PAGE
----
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[QUOTE=Duffman;34631]I still question the speculation, you can only speculate prices up for so far and for so long before someone kicks the legs out of your house of cards. Artificially high prices encourage suppliers to operate at full bore and consumers will eventually say no more and stop consuming (realistically a significant reduction). At some point the S=D equation will become out of whack and prices crash. IMO if prices survive the July-August vacation period there is no significant level of speculation involved.[/QUOTE

That's essentially what I just said in the paragraph you quoted. Hedge funds with megabucks are into this, and only have to put up ~7% to hold a chunk of production. Goldman Sachs et al get away with this because their people run our government. Just look where a slew of our Treasury secretaries have come from over the past several decades. Listen to the Diane Rehm show on NPR as noted in prior post.
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Old 06-14-2008, 03:28 AM   #37 (permalink)
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wow we'ave covered alot of ground in this post

diesel is a relative term. diesels can burn anything from wood smoke to lard, and that includes NG, gasoline, methane. so its not us and them, its we. spark ignition engines can be made more efficient, just direct inject the fuel slowly.
Don't get hung up on your grandpa's diesel fuel on account of they don't make it no more in this country. ULSD is not your father's diesel either. folks diesel fuel will soon be more like gasoline and gasoline will be more like diesel so you can direct inject it.

the housing bubble popped
the commodities bubble will pop
the inflation bubble will pop
and then we get to start over with some other cycle.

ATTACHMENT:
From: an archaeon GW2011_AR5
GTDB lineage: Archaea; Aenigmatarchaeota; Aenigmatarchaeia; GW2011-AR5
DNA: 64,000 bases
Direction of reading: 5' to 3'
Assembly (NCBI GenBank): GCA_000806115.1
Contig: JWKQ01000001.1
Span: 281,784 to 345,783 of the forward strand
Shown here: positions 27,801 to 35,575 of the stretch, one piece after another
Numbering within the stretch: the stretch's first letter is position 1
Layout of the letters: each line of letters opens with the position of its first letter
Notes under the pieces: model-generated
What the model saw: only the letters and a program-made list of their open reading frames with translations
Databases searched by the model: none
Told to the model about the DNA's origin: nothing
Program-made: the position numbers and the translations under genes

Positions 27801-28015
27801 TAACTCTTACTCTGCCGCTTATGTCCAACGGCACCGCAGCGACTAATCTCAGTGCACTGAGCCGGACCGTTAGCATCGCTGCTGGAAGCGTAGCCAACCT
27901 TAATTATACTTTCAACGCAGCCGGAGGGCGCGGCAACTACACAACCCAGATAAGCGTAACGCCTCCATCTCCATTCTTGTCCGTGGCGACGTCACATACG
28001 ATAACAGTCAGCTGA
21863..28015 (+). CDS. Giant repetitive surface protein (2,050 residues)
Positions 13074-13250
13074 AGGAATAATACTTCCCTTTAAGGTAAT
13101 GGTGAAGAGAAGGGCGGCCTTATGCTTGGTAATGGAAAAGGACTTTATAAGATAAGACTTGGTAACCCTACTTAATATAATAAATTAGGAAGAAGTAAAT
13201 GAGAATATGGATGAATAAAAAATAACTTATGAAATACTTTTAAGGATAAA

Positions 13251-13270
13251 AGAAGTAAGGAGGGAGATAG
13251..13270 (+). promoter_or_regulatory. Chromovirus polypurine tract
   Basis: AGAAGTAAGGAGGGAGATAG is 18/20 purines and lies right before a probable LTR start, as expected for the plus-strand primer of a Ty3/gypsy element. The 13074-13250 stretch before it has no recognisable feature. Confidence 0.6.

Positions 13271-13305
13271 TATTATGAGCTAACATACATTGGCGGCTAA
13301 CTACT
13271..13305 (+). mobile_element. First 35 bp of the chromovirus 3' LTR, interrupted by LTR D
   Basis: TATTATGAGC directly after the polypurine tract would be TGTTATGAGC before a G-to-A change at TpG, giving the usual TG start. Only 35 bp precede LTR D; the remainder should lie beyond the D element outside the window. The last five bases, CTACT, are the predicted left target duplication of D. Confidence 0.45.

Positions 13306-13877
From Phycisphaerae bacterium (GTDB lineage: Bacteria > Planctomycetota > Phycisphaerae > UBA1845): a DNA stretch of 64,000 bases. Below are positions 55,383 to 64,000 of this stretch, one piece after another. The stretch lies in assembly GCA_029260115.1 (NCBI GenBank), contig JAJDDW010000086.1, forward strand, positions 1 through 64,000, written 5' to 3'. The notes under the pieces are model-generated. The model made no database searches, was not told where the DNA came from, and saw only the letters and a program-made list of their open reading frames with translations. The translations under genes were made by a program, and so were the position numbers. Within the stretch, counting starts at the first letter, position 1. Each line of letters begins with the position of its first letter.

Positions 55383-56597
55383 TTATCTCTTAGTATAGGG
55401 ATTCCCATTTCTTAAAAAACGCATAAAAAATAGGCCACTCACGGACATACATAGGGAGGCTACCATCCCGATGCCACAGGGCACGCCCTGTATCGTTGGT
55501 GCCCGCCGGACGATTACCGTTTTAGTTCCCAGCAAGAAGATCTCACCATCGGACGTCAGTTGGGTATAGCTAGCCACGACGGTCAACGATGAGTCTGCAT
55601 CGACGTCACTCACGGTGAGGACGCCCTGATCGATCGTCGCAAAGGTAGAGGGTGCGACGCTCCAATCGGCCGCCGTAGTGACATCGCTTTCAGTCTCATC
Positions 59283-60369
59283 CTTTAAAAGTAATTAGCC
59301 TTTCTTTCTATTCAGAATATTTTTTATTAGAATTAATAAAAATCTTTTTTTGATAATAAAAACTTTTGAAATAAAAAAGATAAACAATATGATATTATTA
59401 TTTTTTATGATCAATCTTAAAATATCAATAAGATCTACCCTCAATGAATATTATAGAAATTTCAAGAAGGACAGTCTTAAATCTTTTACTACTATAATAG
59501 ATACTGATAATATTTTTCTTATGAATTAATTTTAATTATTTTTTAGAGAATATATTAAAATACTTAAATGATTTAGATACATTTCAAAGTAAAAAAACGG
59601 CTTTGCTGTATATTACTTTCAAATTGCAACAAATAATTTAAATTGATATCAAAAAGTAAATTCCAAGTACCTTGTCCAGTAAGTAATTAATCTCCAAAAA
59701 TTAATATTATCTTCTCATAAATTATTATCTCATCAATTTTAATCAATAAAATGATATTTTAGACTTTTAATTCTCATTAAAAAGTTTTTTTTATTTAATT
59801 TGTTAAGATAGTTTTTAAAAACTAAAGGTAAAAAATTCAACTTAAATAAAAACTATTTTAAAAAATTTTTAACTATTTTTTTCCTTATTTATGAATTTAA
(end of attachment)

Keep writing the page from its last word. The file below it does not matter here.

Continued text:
don't know where you 'll are at, but here the uneducated kids are still getting killed quite regular. if the law don't get them, the mountain will.

don't worry there will be higher margin requirements imposed,
the only problem is that will make it harder for the producers and the processors to hedge their positions, thereby negating the reason for the commodity futures markets in the first place. baby-bathwater.

the housing bubble occurred because someone thought that they could get rich by buying more house than they needed, and the government subsidized the whole bubble by allowing people to deduct the interest on their income tax.

watch the cycles, learn the cycles, time the cycles to your advantage, do not let what other people are doing influence what you do. be a contrarian, many of you are. amen

Last edited by diesel_john; 06-14-2008 at 07:16 PM..
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Old 06-14-2008, 08:49 AM   #38 (permalink)
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the problem with diesel in the USA is so many damn rigs on the highway. too much shipping of small loads in vehicles that get 5mpg -- 18 wheelers. trains are about 10 times more fuel efficient.
the convenience of mail order in the USA is our downfall. delivery trucks abound, and trucking companies are too plentiful. not to mention FedEx, UPS, etc shipping things overnight by Jet. ... no wonder we use so much crude oil.
a change in shipping choices by consumers (you and i) would alleviate the rising cost.
DONT do overnight shipping. it is by far the worst. purchase things from companies nearer to you than farther away. if you live in new jersey, buy things from the east coast instead of the west coast if possible.
how about avoiding products made in china? over 80% of goods in Walmart is made in china. look at the labels if you dont believe me. i would be curious to see how much fuel walmart trucks use in 1 year.
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Old 06-14-2008, 09:00 AM   #39 (permalink)
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Old 06-14-2008, 11:27 AM   #40 (permalink)
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Diesel John, I'd like to get your farmer's perspective on a couple of things:

First, you mention the commodity problems with buying farmer's crops later this year. Can you elaborate on that?

Second, Oregon State University is doing algae biodiesel research, with an eye to local production and consumption by farmers such that the stuff does not need to be shipped and distributed around the planet.

See: http://www.wired.com/techbiz/media/news/2006/04/70702

I'd be curious that if such a device worked, how would farmers react to the idea of making their own fuel on-site or in the immediate neighborhood.